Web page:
A dslr camera: a never-ending love story

A DSLR camera is every pro’s dream, but it’s not only for pros. DSLR stands for digital SLR, or digital single-lens reflex and you would probably recognize the leading brands in this market: Nikon, Canon, and Pentax – all offer a wide variety of models. So how do you choose? How will you know which DSLR camera is best for you and what important factors you should look into? Also, why choosing a DSLR camera is more important than you may think? (hint: it has something to do with buying lenses, lens filters, a tripod, flash, and more. It’s what we like to call ‘a love story’).
Professional cameras

How to choose a DSLR camera that fits you like a glove

Congratulations! You are going to buy a DSLR camera and finally enter the major league of photography. Be prepared, though, because as soon as you start looking (at the store or online) you will be overwhelmed with options, features, sizes, and models. So how will you know which camera to choose? We worked hard to assemble the most pertinent questions for you.

Keep the following in mind when choosing a DSLR camera

Price: a good starting point is the price you can afford to pay for a DSLR camera. It goes without saying that DSLR cameras are more expensive than simpler cameras (though there are some exceptions to the rule), so set a budget and remember that you will need to include the cost of lenses, batteries (if they’re not included), memory cards, a camera bag, and possibly insurance or an extended warranty.
How will you be using the camera: the first question the associate at the camera store will ask you is: “what are you going to use the camera for?” The actual usage of the camera is very significant in choosing the right DSLR for you. If you are going to take pictures on an off-road trip you will need to get a very sturdy camera, but if you intend on using it for insect photography you will need a completely different camera (one with macro capabilities, a macro lens, and a tripod). If you want to photograph jazz bands in dark and smoky jazz lounges you will need a camera than can handle very sensitive ISO levels.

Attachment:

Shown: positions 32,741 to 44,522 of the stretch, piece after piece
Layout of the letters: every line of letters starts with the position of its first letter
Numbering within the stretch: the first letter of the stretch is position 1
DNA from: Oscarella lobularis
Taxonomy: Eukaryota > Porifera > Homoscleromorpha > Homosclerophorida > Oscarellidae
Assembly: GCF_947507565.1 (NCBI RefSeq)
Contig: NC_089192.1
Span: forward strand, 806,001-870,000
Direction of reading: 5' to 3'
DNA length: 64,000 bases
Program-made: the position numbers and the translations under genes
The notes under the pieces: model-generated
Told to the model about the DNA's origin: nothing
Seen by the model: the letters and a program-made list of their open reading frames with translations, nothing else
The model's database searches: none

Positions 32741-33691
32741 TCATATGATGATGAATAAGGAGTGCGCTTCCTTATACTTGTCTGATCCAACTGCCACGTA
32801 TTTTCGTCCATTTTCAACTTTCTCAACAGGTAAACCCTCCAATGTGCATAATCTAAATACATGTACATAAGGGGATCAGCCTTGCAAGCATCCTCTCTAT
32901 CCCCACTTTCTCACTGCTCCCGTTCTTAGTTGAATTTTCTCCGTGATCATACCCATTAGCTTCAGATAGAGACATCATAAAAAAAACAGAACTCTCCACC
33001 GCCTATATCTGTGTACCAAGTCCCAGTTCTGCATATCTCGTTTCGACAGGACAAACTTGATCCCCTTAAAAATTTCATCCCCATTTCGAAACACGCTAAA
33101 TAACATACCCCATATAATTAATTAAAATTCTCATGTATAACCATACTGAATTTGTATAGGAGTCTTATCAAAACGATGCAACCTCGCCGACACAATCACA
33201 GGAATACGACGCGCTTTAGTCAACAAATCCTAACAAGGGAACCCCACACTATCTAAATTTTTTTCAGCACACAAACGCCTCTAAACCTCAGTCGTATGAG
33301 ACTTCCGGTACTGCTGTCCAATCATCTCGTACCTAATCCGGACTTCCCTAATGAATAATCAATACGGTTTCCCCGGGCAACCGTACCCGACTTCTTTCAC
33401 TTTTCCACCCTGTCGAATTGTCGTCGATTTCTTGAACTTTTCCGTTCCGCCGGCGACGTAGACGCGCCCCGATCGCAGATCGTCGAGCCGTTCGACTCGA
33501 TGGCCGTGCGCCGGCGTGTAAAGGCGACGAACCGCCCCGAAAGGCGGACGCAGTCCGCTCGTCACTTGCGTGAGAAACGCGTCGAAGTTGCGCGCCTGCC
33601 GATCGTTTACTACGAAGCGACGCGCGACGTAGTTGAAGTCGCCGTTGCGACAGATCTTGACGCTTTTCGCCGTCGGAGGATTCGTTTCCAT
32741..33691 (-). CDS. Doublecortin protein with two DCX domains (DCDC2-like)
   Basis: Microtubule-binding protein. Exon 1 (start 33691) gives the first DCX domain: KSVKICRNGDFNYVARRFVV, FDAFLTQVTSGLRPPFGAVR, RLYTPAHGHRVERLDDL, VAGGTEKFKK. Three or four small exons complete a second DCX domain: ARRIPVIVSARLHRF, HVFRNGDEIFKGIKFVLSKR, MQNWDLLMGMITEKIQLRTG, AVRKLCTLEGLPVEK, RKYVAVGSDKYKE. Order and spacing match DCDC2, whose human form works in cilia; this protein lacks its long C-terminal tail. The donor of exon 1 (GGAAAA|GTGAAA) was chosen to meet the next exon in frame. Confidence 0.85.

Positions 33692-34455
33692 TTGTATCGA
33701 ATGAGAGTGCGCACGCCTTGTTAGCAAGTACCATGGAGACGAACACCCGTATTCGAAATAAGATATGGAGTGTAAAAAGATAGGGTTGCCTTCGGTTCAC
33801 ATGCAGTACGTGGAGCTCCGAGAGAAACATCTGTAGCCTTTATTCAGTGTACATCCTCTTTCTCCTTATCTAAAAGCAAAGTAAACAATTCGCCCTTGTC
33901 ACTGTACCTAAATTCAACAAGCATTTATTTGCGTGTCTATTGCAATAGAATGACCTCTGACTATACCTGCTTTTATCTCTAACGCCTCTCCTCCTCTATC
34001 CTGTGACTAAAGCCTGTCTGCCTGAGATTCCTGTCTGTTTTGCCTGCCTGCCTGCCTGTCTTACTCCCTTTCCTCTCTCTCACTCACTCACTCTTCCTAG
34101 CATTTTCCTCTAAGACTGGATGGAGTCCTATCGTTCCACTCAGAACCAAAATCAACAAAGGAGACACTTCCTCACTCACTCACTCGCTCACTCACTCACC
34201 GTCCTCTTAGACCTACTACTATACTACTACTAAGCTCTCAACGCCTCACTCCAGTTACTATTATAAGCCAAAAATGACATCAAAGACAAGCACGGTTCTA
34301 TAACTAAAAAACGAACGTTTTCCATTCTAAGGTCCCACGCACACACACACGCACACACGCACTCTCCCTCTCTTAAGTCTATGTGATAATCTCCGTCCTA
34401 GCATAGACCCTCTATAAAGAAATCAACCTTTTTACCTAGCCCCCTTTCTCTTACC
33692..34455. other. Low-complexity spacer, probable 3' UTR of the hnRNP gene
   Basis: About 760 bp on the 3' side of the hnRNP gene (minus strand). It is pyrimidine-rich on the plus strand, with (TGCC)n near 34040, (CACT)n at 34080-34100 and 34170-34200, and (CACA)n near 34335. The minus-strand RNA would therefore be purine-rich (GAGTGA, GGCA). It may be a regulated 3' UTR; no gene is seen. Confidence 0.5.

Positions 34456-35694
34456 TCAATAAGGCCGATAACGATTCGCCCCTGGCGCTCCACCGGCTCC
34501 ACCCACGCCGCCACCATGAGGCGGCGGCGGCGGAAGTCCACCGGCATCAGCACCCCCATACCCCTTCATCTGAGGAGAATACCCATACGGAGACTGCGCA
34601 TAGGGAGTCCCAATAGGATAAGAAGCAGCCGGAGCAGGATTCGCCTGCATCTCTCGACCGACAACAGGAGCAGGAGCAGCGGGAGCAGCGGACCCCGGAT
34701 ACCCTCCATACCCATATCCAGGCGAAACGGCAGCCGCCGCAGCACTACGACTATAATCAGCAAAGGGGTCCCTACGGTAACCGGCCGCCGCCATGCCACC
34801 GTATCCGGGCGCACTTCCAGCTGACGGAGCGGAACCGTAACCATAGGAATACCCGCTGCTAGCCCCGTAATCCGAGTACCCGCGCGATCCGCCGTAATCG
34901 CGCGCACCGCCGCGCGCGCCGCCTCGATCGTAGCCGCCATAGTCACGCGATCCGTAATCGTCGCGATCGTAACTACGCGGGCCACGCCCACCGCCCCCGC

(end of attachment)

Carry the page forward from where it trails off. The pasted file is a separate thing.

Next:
Camera size:  don’t buy a huge camera if your palms are small. Match the size of the camera to the size of your palm and the way you will be shooting (if you use a tripod often then the size of the camera is less important). Hold each DSLR camera you are considering in your hand and find the one that fits you best and has the most comfortable ergonomics.
Photography gear you already own: DSLR cameras need all sorts of gear and equipment – and you may already own some of it. If you have a Nikon flash, you might want to stick with Nikon when buying a new DSLR camera. The most expensive piece of equipment is the lens, so you might want to buy just the camera body if you already have a couple of good lenses lying around at home. Another thing to keep is mind is memory cards – if you already have a few of a certain kind you can make sure that your new camera will use the same (though memory cards are not particularly expensive).
Resolution: the first thing people talk about is megapixels. Resolution (measured in megapixels) is important for picture quality, and critical when making large prints of your photos. So even though resolution is sometimes overly hyped, it’s a significant factor when choosing a DSLR camera.
Other factors: different DSLR cameras have different characteristics and features, which can bewilder even a seasoned photographer. Some examples are: cameras that let you shoot in manual mode and cameras that let you shoot in semi-manual mode, and cameras that work with a manual focus as well as auto-focus. So here are other factors you should keep in mind:
Speed: how many photos can it take per second? This is an important question to ask if you intend on taking action shots of wildlife, sports, and even children.
Maximum shutter speed: DSLR cameras usually have fast shutter speeds, but the more professional models are even faster.
Screen size: DSLR cameras differ in the size of their LCD screens. Check what screen size fits your needs and whether a large screen doesn’t make the camera too bulky.
Dust protection: dust protection can save you a costly visit to the camera lab down the road. Some cameras even have a self-cleaning mechanism for the sensor. Dust protection is well worth it, especially if you live in a dusty region.
Video: video is a relatively new feature in DSLR cameras. If you want a DSLR camera that shoots video, make sure the quality of the video and the audio is high (some can even connect to an external microphone).
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